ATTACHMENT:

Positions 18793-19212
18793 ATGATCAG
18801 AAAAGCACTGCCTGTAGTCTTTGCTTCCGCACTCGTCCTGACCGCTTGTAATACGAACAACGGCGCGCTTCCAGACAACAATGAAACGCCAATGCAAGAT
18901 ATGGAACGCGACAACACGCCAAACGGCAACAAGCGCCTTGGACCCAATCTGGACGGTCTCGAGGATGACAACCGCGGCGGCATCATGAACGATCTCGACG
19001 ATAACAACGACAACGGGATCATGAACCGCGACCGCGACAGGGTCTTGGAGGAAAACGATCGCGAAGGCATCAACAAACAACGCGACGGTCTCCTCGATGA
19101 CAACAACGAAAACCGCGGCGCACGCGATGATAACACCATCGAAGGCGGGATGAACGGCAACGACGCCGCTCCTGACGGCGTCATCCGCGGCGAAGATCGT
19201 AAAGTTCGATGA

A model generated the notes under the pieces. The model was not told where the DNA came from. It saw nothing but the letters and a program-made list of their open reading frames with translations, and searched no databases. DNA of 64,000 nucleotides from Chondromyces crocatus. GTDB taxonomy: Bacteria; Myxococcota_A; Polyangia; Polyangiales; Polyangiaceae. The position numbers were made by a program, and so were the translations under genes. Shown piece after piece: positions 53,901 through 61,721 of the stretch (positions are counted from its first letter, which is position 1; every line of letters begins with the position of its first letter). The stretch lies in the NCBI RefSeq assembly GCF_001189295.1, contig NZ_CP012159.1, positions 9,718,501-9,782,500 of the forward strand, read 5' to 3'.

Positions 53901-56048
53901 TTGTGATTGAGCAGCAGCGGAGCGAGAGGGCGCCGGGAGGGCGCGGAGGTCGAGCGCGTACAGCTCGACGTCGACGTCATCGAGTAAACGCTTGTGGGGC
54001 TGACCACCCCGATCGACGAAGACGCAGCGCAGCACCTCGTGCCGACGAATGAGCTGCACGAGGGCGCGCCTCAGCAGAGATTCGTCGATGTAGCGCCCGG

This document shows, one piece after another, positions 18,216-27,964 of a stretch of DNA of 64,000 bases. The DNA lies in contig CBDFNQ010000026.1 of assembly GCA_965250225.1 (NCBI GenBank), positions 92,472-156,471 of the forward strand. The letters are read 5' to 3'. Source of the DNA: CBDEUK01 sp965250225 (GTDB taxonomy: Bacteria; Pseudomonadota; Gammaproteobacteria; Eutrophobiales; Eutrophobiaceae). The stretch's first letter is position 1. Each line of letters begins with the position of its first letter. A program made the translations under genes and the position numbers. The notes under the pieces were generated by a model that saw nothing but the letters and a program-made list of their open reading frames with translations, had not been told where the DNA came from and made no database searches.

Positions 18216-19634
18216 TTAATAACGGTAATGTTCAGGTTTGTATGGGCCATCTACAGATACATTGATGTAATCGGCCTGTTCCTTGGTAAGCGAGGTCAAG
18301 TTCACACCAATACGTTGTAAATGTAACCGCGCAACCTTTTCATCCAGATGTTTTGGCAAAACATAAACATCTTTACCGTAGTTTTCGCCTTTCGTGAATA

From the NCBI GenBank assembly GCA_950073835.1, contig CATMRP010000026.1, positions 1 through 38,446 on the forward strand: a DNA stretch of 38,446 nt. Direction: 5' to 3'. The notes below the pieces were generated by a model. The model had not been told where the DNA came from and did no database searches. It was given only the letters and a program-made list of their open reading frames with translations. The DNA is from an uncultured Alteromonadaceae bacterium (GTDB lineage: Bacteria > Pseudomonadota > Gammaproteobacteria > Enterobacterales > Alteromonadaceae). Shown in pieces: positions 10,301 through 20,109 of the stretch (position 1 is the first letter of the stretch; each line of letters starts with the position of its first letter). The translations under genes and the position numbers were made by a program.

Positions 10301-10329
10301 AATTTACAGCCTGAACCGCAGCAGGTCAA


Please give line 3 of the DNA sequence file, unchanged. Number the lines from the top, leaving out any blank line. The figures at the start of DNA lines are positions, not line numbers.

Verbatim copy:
18801 AAAAGCACTGCCTGTAGTCTTTGCTTCCGCACTCGTCCTGACCGCTTGTAATACGAACAACGGCGCGCTTCCAGACAACAATGAAACGCCAATGCAAGAT